Among the greatest challenges faced by people trying to lead, choosing between being right and being effective is among the most vexing. As people ascend the hierarchy, they often are rewarded for their point of view and ideas. The more reinforcement, the deeper grows the commitment to their perspective. As we have learned over and over in leadership work, people won’t engage in that which they don’t co-create. Therefore, if you lead with your ideas all the time, there’s little room for others to contribute and/or experience ownership of the work at hand. The “good idea” seduction is powerful and nearly always is unseen by the victim of it. Sadly, it is very noticeable to everyone around you.
To the “leader” this is experienced as “tapping into my experience” or “when we were at ADP…” or worse, it is “just being responsible to make sure that senior management gets what it’s looking for….” My grandmother described these kinds as “self-made men and ardent admirers of their creator.”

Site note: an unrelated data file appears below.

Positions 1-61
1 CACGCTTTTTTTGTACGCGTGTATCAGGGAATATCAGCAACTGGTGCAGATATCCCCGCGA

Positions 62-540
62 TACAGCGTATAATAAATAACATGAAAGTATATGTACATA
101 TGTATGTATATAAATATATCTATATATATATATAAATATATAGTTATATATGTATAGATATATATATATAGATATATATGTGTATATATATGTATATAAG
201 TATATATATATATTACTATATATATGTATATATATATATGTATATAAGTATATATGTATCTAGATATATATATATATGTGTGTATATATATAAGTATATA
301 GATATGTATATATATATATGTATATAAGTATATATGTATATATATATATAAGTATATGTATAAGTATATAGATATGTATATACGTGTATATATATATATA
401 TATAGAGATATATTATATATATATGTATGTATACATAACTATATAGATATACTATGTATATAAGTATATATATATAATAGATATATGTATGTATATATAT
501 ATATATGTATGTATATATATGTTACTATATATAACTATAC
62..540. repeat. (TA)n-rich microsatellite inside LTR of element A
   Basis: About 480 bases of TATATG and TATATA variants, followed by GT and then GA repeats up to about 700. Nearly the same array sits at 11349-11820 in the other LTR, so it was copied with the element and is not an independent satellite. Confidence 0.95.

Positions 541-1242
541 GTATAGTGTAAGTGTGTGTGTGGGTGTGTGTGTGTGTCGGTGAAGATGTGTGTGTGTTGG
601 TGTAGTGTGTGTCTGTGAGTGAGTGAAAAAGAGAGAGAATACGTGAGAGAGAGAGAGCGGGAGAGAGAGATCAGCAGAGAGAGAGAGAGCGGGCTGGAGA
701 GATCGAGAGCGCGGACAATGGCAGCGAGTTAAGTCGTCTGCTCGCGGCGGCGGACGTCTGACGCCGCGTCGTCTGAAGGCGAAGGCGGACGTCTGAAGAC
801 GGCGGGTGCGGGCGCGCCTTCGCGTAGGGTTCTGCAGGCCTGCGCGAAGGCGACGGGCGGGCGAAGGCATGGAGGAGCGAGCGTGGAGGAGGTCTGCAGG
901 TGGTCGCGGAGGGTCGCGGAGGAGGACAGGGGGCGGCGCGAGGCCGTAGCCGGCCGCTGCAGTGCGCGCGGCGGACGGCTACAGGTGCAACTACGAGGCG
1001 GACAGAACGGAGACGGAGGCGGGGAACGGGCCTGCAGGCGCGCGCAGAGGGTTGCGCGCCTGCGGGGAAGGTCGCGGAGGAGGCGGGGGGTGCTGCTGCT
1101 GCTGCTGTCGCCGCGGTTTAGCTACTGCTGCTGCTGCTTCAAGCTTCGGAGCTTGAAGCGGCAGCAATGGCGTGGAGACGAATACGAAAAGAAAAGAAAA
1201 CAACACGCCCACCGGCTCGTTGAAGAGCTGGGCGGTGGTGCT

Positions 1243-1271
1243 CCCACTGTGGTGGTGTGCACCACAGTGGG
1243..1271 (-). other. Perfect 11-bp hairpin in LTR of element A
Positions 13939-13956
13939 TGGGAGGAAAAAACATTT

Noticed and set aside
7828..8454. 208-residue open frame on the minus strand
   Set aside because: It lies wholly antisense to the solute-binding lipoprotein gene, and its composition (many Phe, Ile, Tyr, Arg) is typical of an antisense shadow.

Just rent this idea (no need to buy it yet) even if you have a really good idea, unless you want to supervise your folks constantly to ensure they are compliant with your idea, it will be better if all parties felt some sense of authorship. Remember problem-solving is always temporary. It is an action taken in response to a set of circumstances. If all you do is solve that problem, as soon as the world changes (and it will) you have to solve it again. A more powerful path forward is to build capacity (the skills and willingness) to adapt so your organization, team, community, or church can thrive in the dynamic times in which we find ourselves.
This what we mean by choosing to be effective over being right. I have a terrible relationship with being right. It has cost me dearly in my life. I wish better for you.